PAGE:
They said that a Yes vote was a vote for compulsory radical gay sex education, and that equality meant an end to free speech. A little research proved many of their claims to be nonsense. They were petty, like when they tried to shut down a singer they disagreed with. And they told small lies, even about the size of their crowds at rallies. Sometimes their silence was most deafening of all — like when they declined to condemn a man who praised Hitler for murdering gays.

We saw the final manifestation of their hatred and fear in the bill presented by conservative senator (and Yes voter) James Paterson this week. It’s a nasty bill designed to divide Australians and create the worst form of “equality” possible: separate but equal. It would create an Australia where some business owners could hang a “gays not welcome” sign in their window. Unsurprisingly, the No campaign has embraced the bill wholeheartedly.

Is that really the Australia we want to live in? Thankfully, we know today that it is not.

The No campaign was built on lies and fear, and in the end, it didn’t make a difference. Those who supported equality before, still do. And those who didn’t, don’t. Ultimately, the No campaign’s tactics were a reflection on the people who ran it, not on the millions of Australians who just didn’t buy it.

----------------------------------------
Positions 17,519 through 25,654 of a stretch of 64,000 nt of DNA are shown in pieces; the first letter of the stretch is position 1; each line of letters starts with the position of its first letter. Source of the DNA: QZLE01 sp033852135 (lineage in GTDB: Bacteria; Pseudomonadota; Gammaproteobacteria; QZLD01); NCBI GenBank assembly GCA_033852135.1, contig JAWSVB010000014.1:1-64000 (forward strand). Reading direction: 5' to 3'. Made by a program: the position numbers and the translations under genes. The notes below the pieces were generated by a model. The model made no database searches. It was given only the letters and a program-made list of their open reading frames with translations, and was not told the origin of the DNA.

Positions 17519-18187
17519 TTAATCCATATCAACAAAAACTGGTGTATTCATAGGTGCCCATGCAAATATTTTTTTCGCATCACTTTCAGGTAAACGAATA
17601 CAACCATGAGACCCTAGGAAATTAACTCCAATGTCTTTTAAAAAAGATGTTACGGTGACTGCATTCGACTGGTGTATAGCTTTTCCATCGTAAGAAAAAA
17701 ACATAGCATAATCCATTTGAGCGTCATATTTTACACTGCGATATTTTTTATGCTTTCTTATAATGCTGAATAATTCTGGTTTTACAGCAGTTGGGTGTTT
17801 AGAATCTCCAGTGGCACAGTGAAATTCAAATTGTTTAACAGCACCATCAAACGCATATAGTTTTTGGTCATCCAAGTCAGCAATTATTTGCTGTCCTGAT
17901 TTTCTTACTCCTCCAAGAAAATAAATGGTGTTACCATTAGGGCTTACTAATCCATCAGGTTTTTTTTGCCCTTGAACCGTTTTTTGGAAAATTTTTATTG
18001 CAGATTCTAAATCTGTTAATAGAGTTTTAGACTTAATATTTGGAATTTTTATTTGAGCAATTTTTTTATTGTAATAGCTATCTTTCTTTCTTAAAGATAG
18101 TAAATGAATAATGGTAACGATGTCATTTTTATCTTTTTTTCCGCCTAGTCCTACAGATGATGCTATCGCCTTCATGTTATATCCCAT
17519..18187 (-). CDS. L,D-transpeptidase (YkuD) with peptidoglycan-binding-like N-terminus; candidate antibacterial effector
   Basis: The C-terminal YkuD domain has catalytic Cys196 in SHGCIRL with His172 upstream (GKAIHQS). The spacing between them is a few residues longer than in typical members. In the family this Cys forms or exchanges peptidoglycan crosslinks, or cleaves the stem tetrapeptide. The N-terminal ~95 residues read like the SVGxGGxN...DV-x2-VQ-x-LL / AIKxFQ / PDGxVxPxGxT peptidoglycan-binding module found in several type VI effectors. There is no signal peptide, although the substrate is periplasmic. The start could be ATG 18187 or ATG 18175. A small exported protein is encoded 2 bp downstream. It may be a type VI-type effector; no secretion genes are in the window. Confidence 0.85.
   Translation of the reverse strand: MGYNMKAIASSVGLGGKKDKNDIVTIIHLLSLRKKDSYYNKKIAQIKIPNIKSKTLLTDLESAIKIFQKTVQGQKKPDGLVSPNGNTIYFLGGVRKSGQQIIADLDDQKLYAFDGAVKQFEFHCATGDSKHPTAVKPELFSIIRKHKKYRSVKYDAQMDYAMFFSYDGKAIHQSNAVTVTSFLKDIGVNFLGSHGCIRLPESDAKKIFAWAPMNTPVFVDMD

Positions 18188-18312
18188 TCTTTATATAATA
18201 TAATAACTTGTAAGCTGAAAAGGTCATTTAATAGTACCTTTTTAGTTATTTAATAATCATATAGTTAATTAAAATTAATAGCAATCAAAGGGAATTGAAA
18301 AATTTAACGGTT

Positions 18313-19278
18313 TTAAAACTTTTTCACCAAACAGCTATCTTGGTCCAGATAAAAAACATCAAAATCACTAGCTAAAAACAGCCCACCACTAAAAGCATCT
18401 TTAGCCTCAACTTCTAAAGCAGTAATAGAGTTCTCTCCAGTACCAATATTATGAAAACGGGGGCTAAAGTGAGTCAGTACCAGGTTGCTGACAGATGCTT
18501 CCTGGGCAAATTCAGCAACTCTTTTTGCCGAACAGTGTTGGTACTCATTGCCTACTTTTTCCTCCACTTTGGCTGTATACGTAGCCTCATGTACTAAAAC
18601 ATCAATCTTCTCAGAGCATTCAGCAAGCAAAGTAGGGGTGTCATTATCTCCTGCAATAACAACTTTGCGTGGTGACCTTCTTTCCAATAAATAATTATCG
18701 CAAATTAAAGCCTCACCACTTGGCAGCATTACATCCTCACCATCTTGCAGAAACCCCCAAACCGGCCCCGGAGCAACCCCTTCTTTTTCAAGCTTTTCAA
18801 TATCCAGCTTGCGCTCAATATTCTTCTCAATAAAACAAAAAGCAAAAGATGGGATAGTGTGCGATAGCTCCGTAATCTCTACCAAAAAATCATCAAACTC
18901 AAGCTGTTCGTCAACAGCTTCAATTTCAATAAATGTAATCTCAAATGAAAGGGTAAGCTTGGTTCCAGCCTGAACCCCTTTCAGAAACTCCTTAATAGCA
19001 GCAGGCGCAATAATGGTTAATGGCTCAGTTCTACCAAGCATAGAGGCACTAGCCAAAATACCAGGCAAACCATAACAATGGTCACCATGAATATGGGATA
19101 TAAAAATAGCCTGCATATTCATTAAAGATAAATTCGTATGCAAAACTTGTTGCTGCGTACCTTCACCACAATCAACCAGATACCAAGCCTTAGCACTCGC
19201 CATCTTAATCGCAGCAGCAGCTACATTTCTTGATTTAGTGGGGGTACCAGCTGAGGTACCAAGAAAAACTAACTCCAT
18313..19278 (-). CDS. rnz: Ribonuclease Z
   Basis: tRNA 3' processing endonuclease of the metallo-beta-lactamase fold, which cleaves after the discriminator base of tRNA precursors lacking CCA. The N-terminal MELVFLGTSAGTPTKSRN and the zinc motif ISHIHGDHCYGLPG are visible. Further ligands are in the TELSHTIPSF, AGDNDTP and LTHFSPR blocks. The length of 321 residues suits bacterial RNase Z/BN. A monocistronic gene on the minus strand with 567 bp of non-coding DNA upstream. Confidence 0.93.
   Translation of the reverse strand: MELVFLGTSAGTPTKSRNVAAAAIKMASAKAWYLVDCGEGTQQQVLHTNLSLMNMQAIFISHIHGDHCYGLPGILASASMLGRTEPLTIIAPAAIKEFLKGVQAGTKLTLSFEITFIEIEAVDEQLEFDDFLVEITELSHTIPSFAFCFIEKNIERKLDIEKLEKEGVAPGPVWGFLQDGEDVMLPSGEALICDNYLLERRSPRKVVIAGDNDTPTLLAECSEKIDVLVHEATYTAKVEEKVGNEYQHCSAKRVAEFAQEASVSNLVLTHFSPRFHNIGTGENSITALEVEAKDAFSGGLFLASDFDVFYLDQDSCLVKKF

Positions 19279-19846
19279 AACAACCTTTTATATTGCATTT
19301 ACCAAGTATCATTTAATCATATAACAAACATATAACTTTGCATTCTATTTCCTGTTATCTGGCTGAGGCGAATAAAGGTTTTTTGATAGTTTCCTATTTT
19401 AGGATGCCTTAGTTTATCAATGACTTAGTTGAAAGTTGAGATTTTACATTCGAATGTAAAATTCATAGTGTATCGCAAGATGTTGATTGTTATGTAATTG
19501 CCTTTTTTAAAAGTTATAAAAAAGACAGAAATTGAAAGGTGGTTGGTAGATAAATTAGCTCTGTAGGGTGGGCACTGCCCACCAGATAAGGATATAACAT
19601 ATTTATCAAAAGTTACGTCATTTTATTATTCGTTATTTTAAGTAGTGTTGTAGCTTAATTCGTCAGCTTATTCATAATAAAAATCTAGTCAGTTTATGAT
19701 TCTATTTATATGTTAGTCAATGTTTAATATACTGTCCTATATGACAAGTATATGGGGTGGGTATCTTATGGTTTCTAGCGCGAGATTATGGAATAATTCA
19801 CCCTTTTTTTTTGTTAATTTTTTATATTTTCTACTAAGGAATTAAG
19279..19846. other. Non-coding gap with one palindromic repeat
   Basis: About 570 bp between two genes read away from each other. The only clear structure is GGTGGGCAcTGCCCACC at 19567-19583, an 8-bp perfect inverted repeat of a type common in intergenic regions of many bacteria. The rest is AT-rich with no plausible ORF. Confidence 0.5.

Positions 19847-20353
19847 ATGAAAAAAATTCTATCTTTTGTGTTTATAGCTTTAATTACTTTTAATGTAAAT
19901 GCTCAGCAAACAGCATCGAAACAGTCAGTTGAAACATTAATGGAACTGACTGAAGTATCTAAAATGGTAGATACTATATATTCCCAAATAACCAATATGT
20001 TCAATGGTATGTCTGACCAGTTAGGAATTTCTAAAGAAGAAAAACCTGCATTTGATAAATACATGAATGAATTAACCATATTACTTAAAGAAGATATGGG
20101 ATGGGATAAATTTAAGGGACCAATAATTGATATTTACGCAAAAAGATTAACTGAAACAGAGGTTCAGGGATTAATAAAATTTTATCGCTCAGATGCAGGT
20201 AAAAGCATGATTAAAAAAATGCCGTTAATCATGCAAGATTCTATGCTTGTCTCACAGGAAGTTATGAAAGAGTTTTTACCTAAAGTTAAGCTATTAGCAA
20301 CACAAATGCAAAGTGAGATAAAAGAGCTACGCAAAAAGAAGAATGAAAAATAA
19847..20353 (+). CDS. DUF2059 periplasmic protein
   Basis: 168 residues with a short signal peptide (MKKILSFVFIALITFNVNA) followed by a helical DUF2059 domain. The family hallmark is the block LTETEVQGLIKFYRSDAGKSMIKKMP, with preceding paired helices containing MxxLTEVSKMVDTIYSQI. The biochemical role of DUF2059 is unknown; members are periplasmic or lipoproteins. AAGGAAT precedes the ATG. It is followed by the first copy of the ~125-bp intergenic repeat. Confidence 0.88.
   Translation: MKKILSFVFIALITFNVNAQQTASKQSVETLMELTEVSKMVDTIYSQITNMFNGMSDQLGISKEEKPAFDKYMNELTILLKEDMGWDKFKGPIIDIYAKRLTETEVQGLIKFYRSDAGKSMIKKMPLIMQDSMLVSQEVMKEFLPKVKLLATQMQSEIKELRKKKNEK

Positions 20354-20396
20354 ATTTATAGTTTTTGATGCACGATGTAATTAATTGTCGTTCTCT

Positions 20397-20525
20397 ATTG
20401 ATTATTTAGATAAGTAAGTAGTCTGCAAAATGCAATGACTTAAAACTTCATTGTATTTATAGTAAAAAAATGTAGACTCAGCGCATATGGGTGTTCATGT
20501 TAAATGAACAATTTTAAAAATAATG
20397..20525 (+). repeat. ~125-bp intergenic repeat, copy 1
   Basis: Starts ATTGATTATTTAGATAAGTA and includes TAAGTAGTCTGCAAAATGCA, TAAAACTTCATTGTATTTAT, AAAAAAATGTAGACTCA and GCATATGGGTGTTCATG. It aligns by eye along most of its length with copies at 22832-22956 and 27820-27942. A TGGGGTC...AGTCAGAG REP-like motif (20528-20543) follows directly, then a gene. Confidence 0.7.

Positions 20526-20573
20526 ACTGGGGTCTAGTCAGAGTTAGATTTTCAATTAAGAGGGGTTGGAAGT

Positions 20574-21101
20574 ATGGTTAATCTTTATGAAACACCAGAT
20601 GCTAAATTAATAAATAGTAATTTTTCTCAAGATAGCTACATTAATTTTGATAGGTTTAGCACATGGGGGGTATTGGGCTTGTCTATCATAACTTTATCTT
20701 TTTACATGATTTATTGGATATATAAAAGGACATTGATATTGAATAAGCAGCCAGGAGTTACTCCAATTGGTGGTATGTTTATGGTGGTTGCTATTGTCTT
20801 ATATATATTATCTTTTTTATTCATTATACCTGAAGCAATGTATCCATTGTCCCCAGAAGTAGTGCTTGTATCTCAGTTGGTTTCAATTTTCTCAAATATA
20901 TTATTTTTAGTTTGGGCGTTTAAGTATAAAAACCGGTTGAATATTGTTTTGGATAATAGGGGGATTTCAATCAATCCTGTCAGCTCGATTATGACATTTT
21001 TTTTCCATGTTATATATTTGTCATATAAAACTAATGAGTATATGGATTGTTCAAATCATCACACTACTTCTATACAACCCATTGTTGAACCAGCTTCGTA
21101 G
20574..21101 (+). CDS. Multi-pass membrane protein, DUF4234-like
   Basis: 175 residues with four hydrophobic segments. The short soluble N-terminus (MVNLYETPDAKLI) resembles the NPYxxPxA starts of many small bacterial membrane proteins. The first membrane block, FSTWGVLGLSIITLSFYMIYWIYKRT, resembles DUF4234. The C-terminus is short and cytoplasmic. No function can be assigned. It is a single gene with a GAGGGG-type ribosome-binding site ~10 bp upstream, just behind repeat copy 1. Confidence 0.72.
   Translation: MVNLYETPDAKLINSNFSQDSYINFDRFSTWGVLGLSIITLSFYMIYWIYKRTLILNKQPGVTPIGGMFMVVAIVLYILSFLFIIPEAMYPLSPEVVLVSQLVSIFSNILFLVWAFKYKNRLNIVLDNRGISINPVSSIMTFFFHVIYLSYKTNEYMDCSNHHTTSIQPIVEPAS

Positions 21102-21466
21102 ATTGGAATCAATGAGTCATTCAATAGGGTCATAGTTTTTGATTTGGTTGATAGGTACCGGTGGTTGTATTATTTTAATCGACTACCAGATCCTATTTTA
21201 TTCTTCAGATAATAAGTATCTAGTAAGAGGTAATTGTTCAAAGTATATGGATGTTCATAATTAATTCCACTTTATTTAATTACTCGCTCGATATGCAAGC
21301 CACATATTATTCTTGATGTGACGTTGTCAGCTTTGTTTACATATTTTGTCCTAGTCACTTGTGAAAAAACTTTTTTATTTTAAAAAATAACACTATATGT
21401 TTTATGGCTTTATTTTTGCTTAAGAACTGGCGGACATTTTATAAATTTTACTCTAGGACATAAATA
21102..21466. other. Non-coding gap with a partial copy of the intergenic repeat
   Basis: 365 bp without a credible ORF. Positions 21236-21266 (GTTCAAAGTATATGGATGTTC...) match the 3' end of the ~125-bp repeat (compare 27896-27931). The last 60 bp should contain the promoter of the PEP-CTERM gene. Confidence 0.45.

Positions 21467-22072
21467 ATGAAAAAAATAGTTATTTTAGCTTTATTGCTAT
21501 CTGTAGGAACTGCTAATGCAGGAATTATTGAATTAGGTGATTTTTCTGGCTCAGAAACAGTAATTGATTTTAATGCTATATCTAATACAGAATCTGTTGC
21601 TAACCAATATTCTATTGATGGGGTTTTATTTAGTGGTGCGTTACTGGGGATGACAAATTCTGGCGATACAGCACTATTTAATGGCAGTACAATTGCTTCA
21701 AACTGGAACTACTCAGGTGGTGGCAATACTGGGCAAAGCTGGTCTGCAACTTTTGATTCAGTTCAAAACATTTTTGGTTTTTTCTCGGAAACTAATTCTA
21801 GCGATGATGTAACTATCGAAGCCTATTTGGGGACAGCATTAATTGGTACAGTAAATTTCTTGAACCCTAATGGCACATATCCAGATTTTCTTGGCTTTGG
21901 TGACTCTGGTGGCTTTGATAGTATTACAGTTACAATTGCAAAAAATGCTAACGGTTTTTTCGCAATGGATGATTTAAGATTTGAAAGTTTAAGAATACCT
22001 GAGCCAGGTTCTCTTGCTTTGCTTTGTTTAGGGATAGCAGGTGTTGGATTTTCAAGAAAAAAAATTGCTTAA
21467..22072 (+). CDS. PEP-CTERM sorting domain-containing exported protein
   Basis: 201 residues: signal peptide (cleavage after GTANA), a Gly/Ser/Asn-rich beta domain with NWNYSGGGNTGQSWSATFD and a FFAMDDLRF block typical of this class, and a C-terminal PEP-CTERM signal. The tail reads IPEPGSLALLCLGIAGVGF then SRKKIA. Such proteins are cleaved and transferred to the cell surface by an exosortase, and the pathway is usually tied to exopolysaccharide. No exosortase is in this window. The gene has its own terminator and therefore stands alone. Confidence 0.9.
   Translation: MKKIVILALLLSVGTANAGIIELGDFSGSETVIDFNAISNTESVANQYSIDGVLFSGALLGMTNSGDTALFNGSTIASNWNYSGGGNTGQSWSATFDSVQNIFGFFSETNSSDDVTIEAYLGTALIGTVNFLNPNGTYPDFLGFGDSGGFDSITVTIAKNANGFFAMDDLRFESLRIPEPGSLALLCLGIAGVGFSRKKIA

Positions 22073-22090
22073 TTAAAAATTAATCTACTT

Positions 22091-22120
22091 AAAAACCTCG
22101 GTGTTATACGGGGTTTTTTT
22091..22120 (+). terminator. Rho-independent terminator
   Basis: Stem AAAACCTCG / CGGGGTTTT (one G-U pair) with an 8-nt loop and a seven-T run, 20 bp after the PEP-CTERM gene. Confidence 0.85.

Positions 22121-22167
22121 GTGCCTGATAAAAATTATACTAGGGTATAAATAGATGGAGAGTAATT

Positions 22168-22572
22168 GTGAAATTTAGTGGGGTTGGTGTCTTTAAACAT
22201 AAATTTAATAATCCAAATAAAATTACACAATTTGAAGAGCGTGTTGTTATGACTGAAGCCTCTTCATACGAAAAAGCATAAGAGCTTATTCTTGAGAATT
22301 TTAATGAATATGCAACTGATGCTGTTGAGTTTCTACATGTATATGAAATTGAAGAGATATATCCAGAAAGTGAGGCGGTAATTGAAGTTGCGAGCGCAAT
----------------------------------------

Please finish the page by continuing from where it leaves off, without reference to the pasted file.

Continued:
Australia Is Better Than The No Campaign Thought

The Yes campaign’s emphatic victory should be seen for what it is: A full-throated rebuke of reactionary conservatism in Australia. Tony Abbott was wrong when he thought he could trick Australians into voting No. He was wrong when he thought he could ride the “sleeping giant” of Aussie conservatism all the way back into The Lodge.

John Howard was wrong when he thought his old tactics of using the culture wars to divide Australia would still work. People figured him out long ago. The big churches were wrong when they thought they could mobilise the “silent majority” sitting on their pews into a campaigning force. It turns out those pews are full of people more decent than the church hierarchy.